Ways to practice communicating to different audiences:

  • Compare literature written for various audiences, like articles from Science and Scientific American, and attend talks and lectures for various audience types for examples of how to communicate to others within or outside of the sciences.
  • Informally practice communicating to lay audiences (e.g. the community) by talking about your school work, research and/or work with family members or friends outside of your major - if they have a blank or confused look on their face, chances are you're communicating with too much jargon, haven't sufficiently explained jargony terms, or are otherwise communicating at too advanced a level.

Improve your Writing Skills

Writing skills are essential for the workplace. Professional writing needs to have clarity and brevity and should be written to the appropriate target audience. Cover letters and resumes are often used to gauge written communication skills and can be opportunities to 'sell yourself' to potential employers.

Writing skills are utilized in email communication as well as professional report writing, both of which are common in the workplace. Employers tend to prefer clear, common-sense writing that gets the point across rather than verbose reports that are heavy with jargon. Regardless of what you are writing, there are three guidelines you should always follow: know your audience, be clear, and keep the goal in mind.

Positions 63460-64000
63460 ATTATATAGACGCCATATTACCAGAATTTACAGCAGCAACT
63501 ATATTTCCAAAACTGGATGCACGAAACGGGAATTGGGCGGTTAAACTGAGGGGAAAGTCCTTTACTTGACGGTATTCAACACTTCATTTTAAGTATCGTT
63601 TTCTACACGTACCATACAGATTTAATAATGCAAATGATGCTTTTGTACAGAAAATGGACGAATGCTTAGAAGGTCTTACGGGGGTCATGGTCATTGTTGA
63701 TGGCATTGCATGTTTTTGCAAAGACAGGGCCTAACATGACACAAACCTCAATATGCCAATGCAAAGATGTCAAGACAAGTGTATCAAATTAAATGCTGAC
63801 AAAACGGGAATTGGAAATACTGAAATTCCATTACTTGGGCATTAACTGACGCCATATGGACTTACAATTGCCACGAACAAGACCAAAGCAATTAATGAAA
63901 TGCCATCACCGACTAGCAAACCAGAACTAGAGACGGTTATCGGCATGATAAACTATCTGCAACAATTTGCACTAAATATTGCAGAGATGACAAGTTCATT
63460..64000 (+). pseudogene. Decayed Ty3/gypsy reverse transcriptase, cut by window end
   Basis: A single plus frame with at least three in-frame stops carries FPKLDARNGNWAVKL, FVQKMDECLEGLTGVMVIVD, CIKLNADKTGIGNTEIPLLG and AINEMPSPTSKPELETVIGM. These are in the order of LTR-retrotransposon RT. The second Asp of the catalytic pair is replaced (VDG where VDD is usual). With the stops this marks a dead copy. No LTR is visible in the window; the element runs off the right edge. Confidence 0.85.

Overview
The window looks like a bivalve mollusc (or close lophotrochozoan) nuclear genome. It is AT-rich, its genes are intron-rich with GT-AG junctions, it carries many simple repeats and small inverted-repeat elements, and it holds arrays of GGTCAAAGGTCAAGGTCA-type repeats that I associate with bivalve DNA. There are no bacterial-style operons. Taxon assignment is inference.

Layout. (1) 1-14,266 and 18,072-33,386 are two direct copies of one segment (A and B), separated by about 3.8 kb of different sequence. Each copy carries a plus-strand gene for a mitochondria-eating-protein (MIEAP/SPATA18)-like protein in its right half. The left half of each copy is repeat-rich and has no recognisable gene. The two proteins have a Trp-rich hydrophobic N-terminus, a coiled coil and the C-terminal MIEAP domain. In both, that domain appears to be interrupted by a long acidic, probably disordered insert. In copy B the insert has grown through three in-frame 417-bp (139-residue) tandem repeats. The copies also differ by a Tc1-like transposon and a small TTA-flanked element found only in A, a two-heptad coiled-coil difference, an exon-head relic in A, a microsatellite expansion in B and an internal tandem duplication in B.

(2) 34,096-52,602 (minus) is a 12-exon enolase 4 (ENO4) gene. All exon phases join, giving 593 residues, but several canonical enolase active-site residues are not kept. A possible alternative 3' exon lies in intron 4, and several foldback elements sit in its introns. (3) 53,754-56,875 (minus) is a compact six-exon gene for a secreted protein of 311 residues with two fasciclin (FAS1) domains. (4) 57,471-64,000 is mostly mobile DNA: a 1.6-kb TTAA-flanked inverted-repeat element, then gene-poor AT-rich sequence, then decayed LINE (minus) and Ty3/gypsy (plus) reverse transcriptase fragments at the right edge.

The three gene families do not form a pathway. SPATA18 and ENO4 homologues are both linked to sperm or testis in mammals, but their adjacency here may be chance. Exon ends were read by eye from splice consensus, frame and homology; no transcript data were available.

Whether writing an email or a report, some common writing tips include:

  • know your audience
  • be professional - do not use slang terms or text abbreviations
  • be clear and concise
  • focus on the take-home message


Improve your Presentation Skills

Oral communication is prevalent in the workforce, from making initial contact with a potential employer through the interview process, and experiences on the job itself. Practicing giving talks at all scales and for multiple types of audiences is a great way to prepare for the types of oral/visual presentations you will encounter in the workforce. You can start to practice these skills by giving talks to your peers as part of student class projects. Communicating science to the general public by taking part service learning community report-outs or by volunteering to informally teach at a local school or participate in an after-school program or summer camps are invaluable in getting communication experience. You can also hone your professional communication skills by presenting their research at local, regional, or national conferences. Check with your campus career center or department for opportunities for career preparation through informal interviews or practice sessions during which you can practice giving short elevator talks about your research or answering practice interview questions.